At the rate Rory is going, the only time Gerry will go unnoticed on a golf course will be at Royal County Down once a year when he and Rory play nine holes before the Open Championship.

Although now, even that secret no longer is safe.

Getty Images

Lewis hopes to win at Volvik with baby on the way

By Randall MellMay 27, 2018, 12:55 am

Stacy Lewis was listening to more than her caddie on her march up the leaderboard Saturday at the Volvik Championship.

Pregnant with her first child, she is listening to her body in a new way these days.

And she could hear a message coming through loud and clear toward the end of her round at Travis Point Country Club in Ann Arbor, Mich.

“The little one was telling me it’s dinnertime,” Lewis said.

Lewis birdied five of the last six holes to shoot 5-under-par 67 and move into position to make a Sunday run at winning her 13th LPGA title. She is two shots behind the leader, Minjee Lee, whose 68 moved her to 12 under overall.

Sunday has the makings of a free for all with 10 players within three shots of the lead.


Full-field scores from the LPGA Volvik Championship


Lewis, 33, is four months pregnant, with her due date Nov. 3. She’s expecting to play just a few more times before putting the clubs away to get ready for the birth. She said she’s likely to make the Marathon Classic in mid-July her last start of the season before returning next year.

Of course, Lewis would relish winning with child.

“I don’t care what limitations I have or what is going on with my body, I want to give myself a chance to win,” she told LPGA.com at the Kingsmill Championship last week.

Lewis claimed an emotional victory with her last title, taking the Cambia Portland Classic late last summer after announcing earlier in the week that she would donate her entire winnings to the Hurricane Harvey relief efforts in her Houston hometown.

A victory Sunday would also come with a lot of emotion.

It’s been an interesting year for Lewis.

There’s been the joy of learning she’s ready to begin the family she has been yearning for, and the struggle to play well after bouncing back from injury.

Lewis missed three cuts in a row before making it into the weekend at the Kingsmill Championship last week. That’s one more cut than she missed cumulatively in the previous six years. In six starts this year, Lewis hasn’t finished among the top 50 yet, but she hasn’t felt right, either.

The former world No. 1 didn’t make her second start of 2018 until April, at the year’s first major, the ANA Inspiration. She withdrew from the HSBC Women’s World Championship in late February with a strained right oblique muscle and didn’t play again for a month.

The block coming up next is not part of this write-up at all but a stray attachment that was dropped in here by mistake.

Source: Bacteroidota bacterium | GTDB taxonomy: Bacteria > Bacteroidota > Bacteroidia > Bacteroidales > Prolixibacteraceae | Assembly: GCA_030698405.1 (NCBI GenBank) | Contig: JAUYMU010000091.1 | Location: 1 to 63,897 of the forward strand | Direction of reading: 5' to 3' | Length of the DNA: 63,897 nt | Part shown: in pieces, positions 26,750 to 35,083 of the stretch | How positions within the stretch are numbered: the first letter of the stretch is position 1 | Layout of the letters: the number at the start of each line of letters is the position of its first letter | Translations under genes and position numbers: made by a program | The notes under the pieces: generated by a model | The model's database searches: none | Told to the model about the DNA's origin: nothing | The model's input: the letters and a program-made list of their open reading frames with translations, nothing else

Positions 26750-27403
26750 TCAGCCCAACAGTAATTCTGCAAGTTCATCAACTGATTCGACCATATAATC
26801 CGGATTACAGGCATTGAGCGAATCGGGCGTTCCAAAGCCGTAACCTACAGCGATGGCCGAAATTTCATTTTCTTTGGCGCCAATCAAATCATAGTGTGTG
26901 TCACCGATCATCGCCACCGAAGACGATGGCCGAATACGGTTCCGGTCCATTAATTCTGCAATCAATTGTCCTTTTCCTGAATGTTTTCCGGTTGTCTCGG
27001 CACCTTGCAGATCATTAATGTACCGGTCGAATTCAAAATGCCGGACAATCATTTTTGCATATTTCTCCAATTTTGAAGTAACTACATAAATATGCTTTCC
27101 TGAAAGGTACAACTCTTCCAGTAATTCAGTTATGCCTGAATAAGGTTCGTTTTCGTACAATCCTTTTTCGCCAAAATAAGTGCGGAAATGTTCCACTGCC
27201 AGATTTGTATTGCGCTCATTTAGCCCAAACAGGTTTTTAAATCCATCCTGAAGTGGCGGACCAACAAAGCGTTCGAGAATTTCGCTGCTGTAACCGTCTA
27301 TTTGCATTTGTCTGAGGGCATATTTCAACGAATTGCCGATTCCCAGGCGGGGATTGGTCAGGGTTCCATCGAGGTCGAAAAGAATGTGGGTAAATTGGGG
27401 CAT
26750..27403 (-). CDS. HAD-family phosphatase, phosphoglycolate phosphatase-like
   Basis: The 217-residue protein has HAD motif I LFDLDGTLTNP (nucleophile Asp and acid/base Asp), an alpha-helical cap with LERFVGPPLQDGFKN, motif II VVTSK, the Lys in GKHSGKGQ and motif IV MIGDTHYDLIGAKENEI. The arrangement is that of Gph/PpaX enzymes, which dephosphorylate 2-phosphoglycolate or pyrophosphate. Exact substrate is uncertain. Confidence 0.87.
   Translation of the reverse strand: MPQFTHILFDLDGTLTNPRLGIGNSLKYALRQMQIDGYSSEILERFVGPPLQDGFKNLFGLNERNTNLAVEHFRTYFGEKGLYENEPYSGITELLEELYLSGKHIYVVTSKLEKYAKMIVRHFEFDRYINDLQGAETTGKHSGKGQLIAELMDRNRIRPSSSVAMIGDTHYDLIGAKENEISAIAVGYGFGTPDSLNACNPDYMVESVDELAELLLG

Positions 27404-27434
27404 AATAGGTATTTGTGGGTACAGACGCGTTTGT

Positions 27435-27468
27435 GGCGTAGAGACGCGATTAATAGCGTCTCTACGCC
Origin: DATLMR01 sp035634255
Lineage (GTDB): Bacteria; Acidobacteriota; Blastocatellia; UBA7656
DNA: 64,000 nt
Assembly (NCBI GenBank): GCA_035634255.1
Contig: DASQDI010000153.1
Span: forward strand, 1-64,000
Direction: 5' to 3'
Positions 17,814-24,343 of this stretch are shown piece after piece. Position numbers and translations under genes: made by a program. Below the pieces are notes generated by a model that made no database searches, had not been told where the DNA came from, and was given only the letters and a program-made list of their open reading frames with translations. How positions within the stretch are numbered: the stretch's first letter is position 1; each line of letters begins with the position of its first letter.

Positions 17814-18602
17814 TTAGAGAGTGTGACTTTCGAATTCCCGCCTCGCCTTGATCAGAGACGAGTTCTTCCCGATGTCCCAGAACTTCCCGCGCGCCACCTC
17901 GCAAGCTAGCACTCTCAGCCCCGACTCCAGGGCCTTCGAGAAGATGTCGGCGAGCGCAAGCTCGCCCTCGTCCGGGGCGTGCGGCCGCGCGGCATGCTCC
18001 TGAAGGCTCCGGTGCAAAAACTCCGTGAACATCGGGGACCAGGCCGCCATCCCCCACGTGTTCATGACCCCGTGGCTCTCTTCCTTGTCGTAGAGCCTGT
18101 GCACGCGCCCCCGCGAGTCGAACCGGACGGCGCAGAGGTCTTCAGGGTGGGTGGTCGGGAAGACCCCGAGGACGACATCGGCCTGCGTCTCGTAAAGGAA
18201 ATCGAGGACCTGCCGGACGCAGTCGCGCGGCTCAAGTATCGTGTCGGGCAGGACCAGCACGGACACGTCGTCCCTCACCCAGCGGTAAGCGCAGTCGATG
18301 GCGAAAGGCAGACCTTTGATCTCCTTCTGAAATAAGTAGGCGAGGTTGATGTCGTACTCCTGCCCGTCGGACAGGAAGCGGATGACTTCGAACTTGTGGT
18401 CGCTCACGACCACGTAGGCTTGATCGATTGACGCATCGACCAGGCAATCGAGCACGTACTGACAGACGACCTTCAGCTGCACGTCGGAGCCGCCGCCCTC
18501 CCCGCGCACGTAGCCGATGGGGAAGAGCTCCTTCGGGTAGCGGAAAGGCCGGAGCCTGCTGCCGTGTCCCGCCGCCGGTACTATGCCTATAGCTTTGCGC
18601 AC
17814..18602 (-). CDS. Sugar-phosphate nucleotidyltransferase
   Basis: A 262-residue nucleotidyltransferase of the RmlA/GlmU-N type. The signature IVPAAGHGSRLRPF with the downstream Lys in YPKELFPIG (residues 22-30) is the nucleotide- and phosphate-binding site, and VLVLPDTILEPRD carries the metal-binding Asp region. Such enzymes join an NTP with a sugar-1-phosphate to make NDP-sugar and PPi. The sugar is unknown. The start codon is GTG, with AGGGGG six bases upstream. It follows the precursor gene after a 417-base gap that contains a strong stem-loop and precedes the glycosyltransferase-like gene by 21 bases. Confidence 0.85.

Still, Lewis is finding plenty to get excited about with the baby on the way.

“I kind of had my first Mother’s Day,” Lewis told LPGA.com last week. “It puts golf into perspective. It makes those bad days not seem so bad. It helps me sleep better at night. We are just really excited.”

Getty Images

Rose hasn't visited restroom at Colonial - here's why

By Nick MentaMay 27, 2018, 12:20 am

In case you're unaware, it's pretty hot in Texas.

Temperatures at Colonial Country Club have approached 100 degrees this week, leaving players to battle both the golf course and potential dehydration.

With the help of his caddie Mark Fulcher, Fort Worth Invitational leader Justin Rose has been plenty hot himself, staking himself to a four-shot lead.


Full-field scores from the Fort Worth Invitational

Fort Worth Invitational: Articles, photos and videos


"Yeah, Fulch has done a great job of just literally handing me water bottle after water bottle. It seems relentless, to be honest with you," Rose said Saturday.

So just how much are players sweating the heat at Colonial? Well, it doesn't sound like all that water is making it all the way through Rose.

"I haven't even seen the inside of a restroom yet, so you can't even drink quick enough out there," he shared.

Getty Images

Up four, Rose knows a lead can slip away

By Nick MentaMay 26, 2018, 11:21 pm

Up four shots heading into Sunday at the Fort Worth Invitational, Justin Rose has tied the largest 54-hole lead of his PGA Tour career.